Researchers studying mice are getting closer to understanding how stress affects mood and motivation for drugs.
According to the researchers, blocking the stress cascade in brain cells may help reduce the effects of stress, which can include anxiety, depression and the pursuit of addictive drugs.
A research team from St. Louis and Seattle reports in the Aug. 11 issue of the journal Neuron that in mice exposed to stress, a protein called p38α mitogen-activated protein kinase (MAPK) influences the animal’s behavior, contributing to depression-like symptoms and risk for addiction.
The first author is Michael R. Bruchas, PhD, assistant professor of anesthesiology and of anatomy and neurobiology at Washington University School of Medicine in St. Louis, and the senior investigator is Charles Chavkin, PhD, professor of pharmacology at the University of Washington in Seattle.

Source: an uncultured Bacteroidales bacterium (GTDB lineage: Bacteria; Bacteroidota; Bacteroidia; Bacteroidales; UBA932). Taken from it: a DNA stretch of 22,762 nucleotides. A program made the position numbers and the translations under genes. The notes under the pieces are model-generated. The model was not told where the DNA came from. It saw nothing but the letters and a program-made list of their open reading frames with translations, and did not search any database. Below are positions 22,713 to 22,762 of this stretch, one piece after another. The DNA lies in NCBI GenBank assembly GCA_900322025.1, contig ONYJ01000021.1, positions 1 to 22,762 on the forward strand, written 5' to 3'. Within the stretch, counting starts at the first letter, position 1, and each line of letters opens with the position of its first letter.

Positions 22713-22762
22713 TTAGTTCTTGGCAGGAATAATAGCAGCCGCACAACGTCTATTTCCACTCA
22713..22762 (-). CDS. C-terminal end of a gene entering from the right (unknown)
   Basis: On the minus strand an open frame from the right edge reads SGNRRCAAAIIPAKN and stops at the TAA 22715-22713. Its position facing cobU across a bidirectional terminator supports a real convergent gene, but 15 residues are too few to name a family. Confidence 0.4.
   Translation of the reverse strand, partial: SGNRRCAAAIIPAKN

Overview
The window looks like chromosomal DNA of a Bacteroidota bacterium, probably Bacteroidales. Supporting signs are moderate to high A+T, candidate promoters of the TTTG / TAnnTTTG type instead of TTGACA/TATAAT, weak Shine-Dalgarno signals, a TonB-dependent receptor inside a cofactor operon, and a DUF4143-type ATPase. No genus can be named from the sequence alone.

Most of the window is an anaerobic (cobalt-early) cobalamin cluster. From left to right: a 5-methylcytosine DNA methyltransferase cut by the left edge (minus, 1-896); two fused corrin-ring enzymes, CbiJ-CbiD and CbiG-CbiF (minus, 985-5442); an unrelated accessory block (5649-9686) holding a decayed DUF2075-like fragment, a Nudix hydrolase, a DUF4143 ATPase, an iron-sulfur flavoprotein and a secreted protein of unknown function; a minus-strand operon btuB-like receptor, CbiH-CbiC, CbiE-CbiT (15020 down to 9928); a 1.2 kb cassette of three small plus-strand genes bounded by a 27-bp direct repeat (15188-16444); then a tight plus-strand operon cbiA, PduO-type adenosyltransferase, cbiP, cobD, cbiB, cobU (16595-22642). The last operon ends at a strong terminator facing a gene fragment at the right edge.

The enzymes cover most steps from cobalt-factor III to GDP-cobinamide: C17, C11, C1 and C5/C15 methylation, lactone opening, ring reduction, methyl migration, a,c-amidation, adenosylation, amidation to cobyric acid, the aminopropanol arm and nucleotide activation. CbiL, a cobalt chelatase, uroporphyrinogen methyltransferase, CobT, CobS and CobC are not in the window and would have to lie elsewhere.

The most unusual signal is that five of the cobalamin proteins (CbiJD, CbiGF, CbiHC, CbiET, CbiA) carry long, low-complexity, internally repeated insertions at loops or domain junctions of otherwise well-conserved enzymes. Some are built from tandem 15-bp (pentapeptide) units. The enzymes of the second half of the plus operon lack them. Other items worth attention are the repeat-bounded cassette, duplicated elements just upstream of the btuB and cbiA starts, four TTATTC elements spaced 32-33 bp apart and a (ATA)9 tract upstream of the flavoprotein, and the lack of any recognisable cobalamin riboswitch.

The researchers demonstrate that p38α MAPK protein is activated by kappa-opioid receptors on neurons to regulate serotonin, a key neurotransmitter that helps regulate mood. When exposed to stress, the brain releases hormones that specifically interact with kappa-opioid receptors on neurons. Those receptors, in turn, activate p38α MAPK, which then interacts with the serotonin transporter in the cells to reduce the amount of available serotonin.
In this study, funded by the National Institute on Drug Abuse, the researchers looked at a brain region, called the dorsal raphe nucleus, where many stress-related factors and serotonin converge. They found that after stress exposure, mouse brains activate p38α MAPK, lowering serotonin levels and triggering depression-like behavior as well as drug-seeking behavior in the mice.
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